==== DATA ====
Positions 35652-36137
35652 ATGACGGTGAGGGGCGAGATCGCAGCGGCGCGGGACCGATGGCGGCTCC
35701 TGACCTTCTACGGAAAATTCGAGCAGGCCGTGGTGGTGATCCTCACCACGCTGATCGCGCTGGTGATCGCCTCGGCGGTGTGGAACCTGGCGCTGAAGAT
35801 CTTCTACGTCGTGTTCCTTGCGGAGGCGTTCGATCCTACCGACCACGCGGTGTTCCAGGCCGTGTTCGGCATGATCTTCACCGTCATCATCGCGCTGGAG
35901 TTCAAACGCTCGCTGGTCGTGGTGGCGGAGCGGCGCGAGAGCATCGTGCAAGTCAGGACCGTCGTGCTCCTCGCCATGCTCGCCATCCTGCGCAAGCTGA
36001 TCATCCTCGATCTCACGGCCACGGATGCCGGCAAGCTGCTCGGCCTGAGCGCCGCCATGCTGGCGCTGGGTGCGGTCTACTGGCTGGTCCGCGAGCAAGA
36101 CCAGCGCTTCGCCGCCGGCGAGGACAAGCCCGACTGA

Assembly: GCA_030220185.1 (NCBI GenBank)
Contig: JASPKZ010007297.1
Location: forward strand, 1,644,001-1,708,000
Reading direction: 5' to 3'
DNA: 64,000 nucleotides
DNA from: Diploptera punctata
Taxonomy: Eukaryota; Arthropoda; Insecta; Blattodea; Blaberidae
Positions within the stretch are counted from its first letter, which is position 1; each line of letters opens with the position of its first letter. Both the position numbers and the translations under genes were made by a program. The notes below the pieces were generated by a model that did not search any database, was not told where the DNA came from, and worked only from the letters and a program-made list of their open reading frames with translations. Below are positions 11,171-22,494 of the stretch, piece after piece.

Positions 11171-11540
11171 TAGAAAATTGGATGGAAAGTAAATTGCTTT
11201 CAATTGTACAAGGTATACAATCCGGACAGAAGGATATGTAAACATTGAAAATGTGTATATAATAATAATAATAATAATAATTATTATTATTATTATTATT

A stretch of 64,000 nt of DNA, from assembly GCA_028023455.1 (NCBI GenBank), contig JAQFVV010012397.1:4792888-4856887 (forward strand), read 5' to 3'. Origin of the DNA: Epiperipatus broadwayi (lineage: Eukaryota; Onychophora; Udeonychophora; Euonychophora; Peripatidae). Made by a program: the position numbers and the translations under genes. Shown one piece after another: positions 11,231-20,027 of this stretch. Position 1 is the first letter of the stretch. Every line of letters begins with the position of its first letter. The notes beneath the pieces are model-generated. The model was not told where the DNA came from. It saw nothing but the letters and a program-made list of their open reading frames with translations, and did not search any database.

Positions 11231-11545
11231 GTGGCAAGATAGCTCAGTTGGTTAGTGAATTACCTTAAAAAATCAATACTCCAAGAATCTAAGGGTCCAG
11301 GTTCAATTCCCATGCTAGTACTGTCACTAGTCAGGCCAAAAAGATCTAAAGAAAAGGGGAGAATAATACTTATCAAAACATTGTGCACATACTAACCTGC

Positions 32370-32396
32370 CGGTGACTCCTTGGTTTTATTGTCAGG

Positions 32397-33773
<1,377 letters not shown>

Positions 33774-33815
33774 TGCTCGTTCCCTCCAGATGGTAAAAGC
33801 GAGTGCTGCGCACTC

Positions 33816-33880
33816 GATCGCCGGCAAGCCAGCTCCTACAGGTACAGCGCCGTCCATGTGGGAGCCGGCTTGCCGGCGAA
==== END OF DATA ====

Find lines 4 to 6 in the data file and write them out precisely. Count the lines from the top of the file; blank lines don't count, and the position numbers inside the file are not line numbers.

35801 CTTCTACGTCGTGTTCCTTGCGGAGGCGTTCGATCCTACCGACCACGCGGTGTTCCAGGCCGTGTTCGGCATGATCTTCACCGTCATCATCGCGCTGGAG
35901 TTCAAACGCTCGCTGGTCGTGGTGGCGGAGCGGCGCGAGAGCATCGTGCAAGTCAGGACCGTCGTGCTCCTCGCCATGCTCGCCATCCTGCGCAAGCTGA
36001 TCATCCTCGATCTCACGGCCACGGATGCCGGCAAGCTGCTCGGCCTGAGCGCCGCCATGCTGGCGCTGGGTGCGGTCTACTGGCTGGTCCGCGAGCAAGA